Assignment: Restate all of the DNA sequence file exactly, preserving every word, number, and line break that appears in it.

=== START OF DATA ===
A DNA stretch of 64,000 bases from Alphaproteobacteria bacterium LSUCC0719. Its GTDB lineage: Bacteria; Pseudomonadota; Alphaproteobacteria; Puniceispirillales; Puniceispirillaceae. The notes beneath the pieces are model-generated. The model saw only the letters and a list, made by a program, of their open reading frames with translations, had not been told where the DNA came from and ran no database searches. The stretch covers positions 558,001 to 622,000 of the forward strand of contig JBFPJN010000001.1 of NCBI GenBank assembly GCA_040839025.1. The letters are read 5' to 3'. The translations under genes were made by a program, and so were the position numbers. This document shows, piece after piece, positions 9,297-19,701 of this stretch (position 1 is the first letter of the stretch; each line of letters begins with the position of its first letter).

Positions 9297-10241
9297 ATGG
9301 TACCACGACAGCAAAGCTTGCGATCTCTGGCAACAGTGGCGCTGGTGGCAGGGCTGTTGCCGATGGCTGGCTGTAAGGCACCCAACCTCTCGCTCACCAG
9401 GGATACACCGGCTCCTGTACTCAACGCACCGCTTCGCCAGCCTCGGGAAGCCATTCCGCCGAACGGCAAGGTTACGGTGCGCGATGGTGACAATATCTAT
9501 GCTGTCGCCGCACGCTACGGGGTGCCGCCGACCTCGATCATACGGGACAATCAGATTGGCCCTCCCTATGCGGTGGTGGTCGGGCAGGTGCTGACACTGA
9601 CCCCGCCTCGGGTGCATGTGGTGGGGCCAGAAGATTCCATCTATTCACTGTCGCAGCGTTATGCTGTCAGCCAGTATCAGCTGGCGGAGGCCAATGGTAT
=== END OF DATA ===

A DNA stretch of 64,000 bases from Alphaproteobacteria bacterium LSUCC0719. Its GTDB lineage: Bacteria; Pseudomonadota; Alphaproteobacteria; Puniceispirillales; Puniceispirillaceae. The notes beneath the pieces are model-generated. The model saw only the letters and a list, made by a program, of their open reading frames with translations, had not been told where the DNA came from and ran no database searches. The stretch covers positions 558,001 to 622,000 of the forward strand of contig JBFPJN010000001.1 of NCBI GenBank assembly GCA_040839025.1. The letters are read 5' to 3'. The translations under genes were made by a program, and so were the position numbers. This document shows, piece after piece, positions 9,297-19,701 of this stretch (position 1 is the first letter of the stretch; each line of letters begins with the position of its first letter).

Positions 9297-10241
9297 ATGG
9301 TACCACGACAGCAAAGCTTGCGATCTCTGGCAACAGTGGCGCTGGTGGCAGGGCTGTTGCCGATGGCTGGCTGTAAGGCACCCAACCTCTCGCTCACCAG
9401 GGATACACCGGCTCCTGTACTCAACGCACCGCTTCGCCAGCCTCGGGAAGCCATTCCGCCGAACGGCAAGGTTACGGTGCGCGATGGTGACAATATCTAT
9501 GCTGTCGCCGCACGCTACGGGGTGCCGCCGACCTCGATCATACGGGACAATCAGATTGGCCCTCCCTATGCGGTGGTGGTCGGGCAGGTGCTGACACTGA
9601 CCCCGCCTCGGGTGCATGTGGTGGGGCCAGAAGATTCCATCTATTCACTGTCGCAGCGTTATGCTGTCAGCCAGTATCAGCTGGCGGAGGCCAATGGTAT